The Poem

(Critical Guide to Poetry for Students)

Jimmy Santiago Baca begins “Green Chile” with a distinctly personal statement that establishes his intimate experience with one of the staples of southwestern American cuisine, then expands his meditation on the significance of the chile pepper in the life of the residents of that region throughout the poem. In a conversational address to the reader, Baca declares his preference for “red chile over [his] eggs” in the introductory section of the poem, the first of three parts which convey the poet’s lifelong involvement with an agricultural item that has a cultural resonance considerably beyond its delectable properties.

Indicating the central aspect of chile in his life, Baca describes how “Red chile ristras decorate [his] door,/ dry on [his] roof, and hang from eaves,” before widening the focus to show how forms of the plant are evident throughout the community, lending “historical grandeur” and a “festive welcome” to the market commons. Deepening the description, Baca personifies the plant, claiming that he can “hear them talking in the wind” and likening the sound of their talk to the “rasping/ tongues of old men,” evoking the spirit of village elders whose words recall ancient customs and ways.

The poem shifts perspective in the second section as Baca reverses the outward motion of the first part by developing a warmly detailed portrait of his grandmother, who, in contrast to the poet’s taste,...

(The entire section is 492 words.)

Green Chile Forms and Devices

(Critical Guide to Poetry for Students)

In accordance with the dynamic physical nature of the plant at the center of the poem, Baca uses sensory images of a particularly engaging nature to convey the prominent qualities of the pepper. Sound, sight, touch, and taste are brought into play, as Baca hears “rasping tongues,” sees a “swan-neck stem, tapering to a flowery/ collar,” notes his grandmother taking the pepper “sensuously in her hand,/ rubbing its firm glossed sides,” and says, “my mouth burns/ and I hiss and drink a tall glass of cold water.” These are the components of what appears as a living entity, and Baca turns the chile in his grandmother’s hands into a metaphorical version of a romantic visitor. “Ah, voluptuous, masculine,” he calls “him,” with “an air of authority and youth.”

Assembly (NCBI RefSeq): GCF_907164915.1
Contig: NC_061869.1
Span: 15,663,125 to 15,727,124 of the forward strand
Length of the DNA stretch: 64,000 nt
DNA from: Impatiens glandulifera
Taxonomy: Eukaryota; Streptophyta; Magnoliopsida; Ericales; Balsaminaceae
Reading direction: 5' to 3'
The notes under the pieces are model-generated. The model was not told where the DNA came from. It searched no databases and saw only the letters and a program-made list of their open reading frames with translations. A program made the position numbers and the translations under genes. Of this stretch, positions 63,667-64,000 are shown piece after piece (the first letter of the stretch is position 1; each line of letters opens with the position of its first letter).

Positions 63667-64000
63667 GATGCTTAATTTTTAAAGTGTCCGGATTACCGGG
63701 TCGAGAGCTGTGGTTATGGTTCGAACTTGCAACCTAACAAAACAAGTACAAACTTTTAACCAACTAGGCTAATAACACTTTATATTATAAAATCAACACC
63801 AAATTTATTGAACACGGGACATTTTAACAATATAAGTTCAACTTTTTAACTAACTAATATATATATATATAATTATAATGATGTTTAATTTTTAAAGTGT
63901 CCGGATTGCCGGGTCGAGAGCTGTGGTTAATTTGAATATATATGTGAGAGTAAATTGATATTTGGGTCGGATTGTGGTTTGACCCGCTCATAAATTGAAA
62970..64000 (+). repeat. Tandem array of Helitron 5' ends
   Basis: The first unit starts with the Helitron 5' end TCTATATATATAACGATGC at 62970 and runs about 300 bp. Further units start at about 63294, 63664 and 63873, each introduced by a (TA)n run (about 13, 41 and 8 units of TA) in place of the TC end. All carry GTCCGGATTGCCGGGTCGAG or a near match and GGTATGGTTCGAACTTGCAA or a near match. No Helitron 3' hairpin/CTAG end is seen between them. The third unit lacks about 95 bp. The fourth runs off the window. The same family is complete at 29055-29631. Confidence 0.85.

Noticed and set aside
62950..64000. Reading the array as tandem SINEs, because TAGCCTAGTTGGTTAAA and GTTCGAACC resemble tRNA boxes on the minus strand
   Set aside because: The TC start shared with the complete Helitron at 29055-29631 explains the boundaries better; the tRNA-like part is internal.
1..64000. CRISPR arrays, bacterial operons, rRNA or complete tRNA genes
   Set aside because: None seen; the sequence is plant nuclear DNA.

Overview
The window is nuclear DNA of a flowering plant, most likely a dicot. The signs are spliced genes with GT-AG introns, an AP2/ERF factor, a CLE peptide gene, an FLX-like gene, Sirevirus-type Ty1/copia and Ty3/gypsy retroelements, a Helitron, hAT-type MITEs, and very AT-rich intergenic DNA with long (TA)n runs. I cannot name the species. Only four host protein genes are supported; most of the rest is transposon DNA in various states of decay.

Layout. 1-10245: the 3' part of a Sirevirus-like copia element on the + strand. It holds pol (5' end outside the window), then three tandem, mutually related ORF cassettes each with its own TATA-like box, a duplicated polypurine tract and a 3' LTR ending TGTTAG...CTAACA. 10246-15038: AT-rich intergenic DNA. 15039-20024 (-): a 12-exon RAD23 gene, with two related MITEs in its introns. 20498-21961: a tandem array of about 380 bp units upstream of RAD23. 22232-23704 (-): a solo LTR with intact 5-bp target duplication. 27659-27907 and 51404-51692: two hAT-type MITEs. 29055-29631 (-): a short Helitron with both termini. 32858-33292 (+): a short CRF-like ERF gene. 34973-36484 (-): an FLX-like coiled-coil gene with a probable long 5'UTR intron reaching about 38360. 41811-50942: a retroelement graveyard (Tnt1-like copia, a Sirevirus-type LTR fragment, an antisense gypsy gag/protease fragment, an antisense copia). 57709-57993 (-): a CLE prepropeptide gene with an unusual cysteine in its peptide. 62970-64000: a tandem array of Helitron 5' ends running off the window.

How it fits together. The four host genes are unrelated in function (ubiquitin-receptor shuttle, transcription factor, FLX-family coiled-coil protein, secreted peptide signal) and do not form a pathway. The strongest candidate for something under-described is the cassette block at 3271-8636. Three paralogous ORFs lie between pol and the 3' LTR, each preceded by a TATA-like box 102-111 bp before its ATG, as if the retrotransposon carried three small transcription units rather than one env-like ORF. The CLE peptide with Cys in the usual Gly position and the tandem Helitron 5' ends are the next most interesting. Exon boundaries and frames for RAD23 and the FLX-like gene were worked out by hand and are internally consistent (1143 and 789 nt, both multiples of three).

This leads toward an extended image of his grandmother in the act of preparing the meal, which is also designed to be read as an erotic exchange between parties with an open and honest mixture of desire and arousal. The culmination of the relationship is a comparison of the chile to “a tiger in mid-leap,” with “Its bearing magnificent and taut,” which Baca’s grandmother cuts open with a thrust of her blade and “lust/ on her hot mouth.”

The personification of the plant is designed to give it a place of prominence beyond an inanimate object, to suggest that it is a sentient being containing the spirit of the culture that Baca is celebrating. In casting...

(The entire section is 409 words.)

Green Chile Bibliography

(Critical Guide to Poetry for Students)

Coppola, Vincent. “The Moon in Jimmy Baca.” Esquire 119 (June, 1993): 48-52.

Fuss, Adam. “Jimmy Santiago Baca.” BOMB 84 (Summer, 2003): 58-63.

Harris, Marie, and Kathleen Aguero, eds. A Gift of Tongues: Critical Challenges in Contemporary American Poetry. Athens: University of Georgia Press, 1987.

Keene, John.“’Poetry Is What We Speak to Each Other’: An Interview with Jimmy Santiago Baca.” Callaloo: A Journal of African-American and African Arts and Letters 17 (Winter, 1994): 33-51.

Levertov, Denise. Introduction to Martín: &, Meditations on the South Valley. New York: New Directions, 1987.

Lynch, Tom. “Toward a Symbiosis of Ecology and Justice: Water and Land Conflicts in Frank Waters, John Nichols, and Jimmy Santiago Baca.” Western American Literature 37 (Winter, 2003): 405-428.

Meléndez, Gabriel. “Carrying the Magic of His People’s Heart: An Interview with Jimmy Santiago Baca.” The Americas Review 19 (Winter, 1991): 64-86.

Moore, George. “Beyond Cultural Dialogues: Identities in the Interstices of Culture in Jimmy Santiago Baca’s Martín and Meditations on the South Valley.” Western American Literature 33 (Summer, 1998): 153-177.

Olivares, Julián. “Two Contemporary Chicano Verse Chronicles.” The Americas Review: A Review of Hispanic Literature and Art of the USA 16, nos. 3/4 (Fall/Winter, 1988): 214-231.

Shirley, Carl R., and Paula W. Shirley. Understanding Chicano Literature. Columbia: University of South Carolina Press, 1988.

Stahura, Barbara. “The Progressive Interview: Jimmy Santiago Baca.” Progressive 67 (January, 2003): 26-30.